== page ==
The reason I am telling you this is because I know I’m not alone. Last year as RCN Students’ Committee chair, I heard so many stories about newly qualified nurses who needed support: from peers, from colleagues, and from the RCN. The voice of students is loud within the College, but once qualified, newly qualified registrants can feel like they are no longer a priority. Like they don’t’ belong. Like their voices are drowned out by louder members of the College. And that is why RCN Newly Qualified Nurses is so crucial. Because it is yours. We want to hear what you want and need. I want you to know you’re not alone.

This quote from RCN Congress 2018 really resonates with me, “I’ve got your back, you’ve got my ear”. That’s what we want to do at RCN Newly Qualified Nurses. Support and listen. I certainly know I need it.

Lastly, my biggest piece of advice, ironically the one I find the hardest to follow, is to be kind and patient with yourself and take time for you.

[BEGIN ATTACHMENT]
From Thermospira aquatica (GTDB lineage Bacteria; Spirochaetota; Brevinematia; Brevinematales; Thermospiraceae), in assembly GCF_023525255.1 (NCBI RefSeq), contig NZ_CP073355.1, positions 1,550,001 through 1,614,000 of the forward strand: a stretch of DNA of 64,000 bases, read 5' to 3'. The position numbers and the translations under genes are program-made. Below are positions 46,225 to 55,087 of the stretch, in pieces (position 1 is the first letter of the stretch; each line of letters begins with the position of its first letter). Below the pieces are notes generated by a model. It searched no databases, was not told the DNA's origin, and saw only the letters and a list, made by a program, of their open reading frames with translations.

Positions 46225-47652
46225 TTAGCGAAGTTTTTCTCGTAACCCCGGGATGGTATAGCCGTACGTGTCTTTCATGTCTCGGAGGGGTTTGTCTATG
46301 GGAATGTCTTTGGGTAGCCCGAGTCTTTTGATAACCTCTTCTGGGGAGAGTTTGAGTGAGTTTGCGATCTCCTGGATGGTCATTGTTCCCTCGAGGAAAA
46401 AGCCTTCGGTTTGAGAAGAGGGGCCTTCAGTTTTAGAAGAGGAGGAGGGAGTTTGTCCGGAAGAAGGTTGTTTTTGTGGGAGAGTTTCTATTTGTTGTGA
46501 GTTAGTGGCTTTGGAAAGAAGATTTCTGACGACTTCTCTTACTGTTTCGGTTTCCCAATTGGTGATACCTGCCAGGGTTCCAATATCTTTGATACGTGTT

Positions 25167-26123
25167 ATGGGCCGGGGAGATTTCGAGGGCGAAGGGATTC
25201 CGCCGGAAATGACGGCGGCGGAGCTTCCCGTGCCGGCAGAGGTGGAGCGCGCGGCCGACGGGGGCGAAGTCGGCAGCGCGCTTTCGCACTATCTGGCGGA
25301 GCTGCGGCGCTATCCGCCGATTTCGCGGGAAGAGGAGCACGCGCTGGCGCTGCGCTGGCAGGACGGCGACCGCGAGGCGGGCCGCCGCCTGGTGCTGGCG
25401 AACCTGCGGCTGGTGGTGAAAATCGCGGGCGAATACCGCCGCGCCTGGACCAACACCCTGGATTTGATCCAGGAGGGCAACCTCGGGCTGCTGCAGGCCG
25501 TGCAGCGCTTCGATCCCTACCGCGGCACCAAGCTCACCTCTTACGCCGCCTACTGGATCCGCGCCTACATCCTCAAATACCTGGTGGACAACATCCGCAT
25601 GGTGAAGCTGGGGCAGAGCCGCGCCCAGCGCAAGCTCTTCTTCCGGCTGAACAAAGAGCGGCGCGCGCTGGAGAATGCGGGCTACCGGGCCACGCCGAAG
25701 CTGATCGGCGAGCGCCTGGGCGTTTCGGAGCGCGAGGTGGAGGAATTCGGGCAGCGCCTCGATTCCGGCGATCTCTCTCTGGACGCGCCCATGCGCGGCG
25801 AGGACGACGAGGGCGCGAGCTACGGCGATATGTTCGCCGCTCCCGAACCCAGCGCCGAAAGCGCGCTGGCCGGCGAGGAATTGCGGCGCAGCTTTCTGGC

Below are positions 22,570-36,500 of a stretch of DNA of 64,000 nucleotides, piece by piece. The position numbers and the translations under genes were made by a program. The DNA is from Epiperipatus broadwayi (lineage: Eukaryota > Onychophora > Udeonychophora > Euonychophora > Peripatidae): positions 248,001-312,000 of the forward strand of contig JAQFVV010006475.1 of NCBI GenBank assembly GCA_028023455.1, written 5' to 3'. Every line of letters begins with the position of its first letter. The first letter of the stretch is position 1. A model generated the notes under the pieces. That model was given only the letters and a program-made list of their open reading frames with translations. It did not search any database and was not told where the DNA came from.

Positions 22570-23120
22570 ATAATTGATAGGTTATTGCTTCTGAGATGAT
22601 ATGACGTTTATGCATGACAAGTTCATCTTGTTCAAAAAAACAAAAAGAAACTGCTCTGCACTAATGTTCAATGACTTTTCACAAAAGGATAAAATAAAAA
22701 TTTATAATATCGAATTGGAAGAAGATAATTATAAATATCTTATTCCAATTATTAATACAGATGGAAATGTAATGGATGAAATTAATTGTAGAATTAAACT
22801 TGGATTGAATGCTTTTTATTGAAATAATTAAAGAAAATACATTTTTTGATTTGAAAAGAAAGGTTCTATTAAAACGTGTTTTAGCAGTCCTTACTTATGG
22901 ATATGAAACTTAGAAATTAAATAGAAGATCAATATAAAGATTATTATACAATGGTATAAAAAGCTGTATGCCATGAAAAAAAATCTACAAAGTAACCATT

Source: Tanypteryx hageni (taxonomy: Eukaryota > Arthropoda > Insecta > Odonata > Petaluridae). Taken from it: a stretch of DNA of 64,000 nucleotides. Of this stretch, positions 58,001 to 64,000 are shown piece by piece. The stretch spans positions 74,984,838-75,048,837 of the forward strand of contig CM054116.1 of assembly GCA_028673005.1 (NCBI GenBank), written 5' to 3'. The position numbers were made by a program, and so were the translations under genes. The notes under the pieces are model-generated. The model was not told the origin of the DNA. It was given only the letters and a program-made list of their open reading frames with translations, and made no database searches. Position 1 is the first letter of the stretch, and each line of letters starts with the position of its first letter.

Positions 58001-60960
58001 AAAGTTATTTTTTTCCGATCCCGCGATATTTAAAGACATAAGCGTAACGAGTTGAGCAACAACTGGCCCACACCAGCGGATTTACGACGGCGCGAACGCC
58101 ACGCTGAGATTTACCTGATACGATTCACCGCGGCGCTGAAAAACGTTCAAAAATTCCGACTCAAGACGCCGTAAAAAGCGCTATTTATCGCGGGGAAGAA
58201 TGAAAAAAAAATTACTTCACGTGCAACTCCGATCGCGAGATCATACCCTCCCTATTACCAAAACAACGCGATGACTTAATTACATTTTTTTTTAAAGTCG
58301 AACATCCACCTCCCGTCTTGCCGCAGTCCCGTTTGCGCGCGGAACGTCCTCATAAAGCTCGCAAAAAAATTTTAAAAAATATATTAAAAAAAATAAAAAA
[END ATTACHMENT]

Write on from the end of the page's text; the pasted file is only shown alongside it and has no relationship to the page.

I have attached links for our online Newly Qualified Nurses Handbook, and an interview I did with Dr Ruth Oshikanlu, where I discuss the aims of RCN Newly Qualified Nurses (from 19:00) if you want to access them.

We got this!

Craig (@CraigDavidson85)

Welcome to RCN Newly Qualified Nurses

This week, the Royal College of Nursing (RCN) Newly Qualified Nurses launched on Twitter, reaching over 1000 followers in its first 24 hours, demonstrating the need for the voice of newly registered nursing professionals to be heard both within the College and the wider nursing profession. The Twitter site is targeted at all final year nursing students and newly qualified registered nurses, in addition to all those who would like to support these professionals at the early, crucial stage in their career. 

You can follow RCN Newly Qualified Nurses on Twitter at

RCN Newly Qualified Nurses aim to provide a voice for newly qualified nurses within the RCN and provide support from six months pre-registration throughout preceptorship. The project is sponsored by the RCN Students’ Committee who states, “The RCN Students’ Committee is thrilled to support RCN Newly Qualified Nurses. It is a very exciting project, shedding light on the unique perspective that the newly registered add to the voice of nursing, providing support and guidance at the beginning of their nursing journey. We know it will make a huge difference.”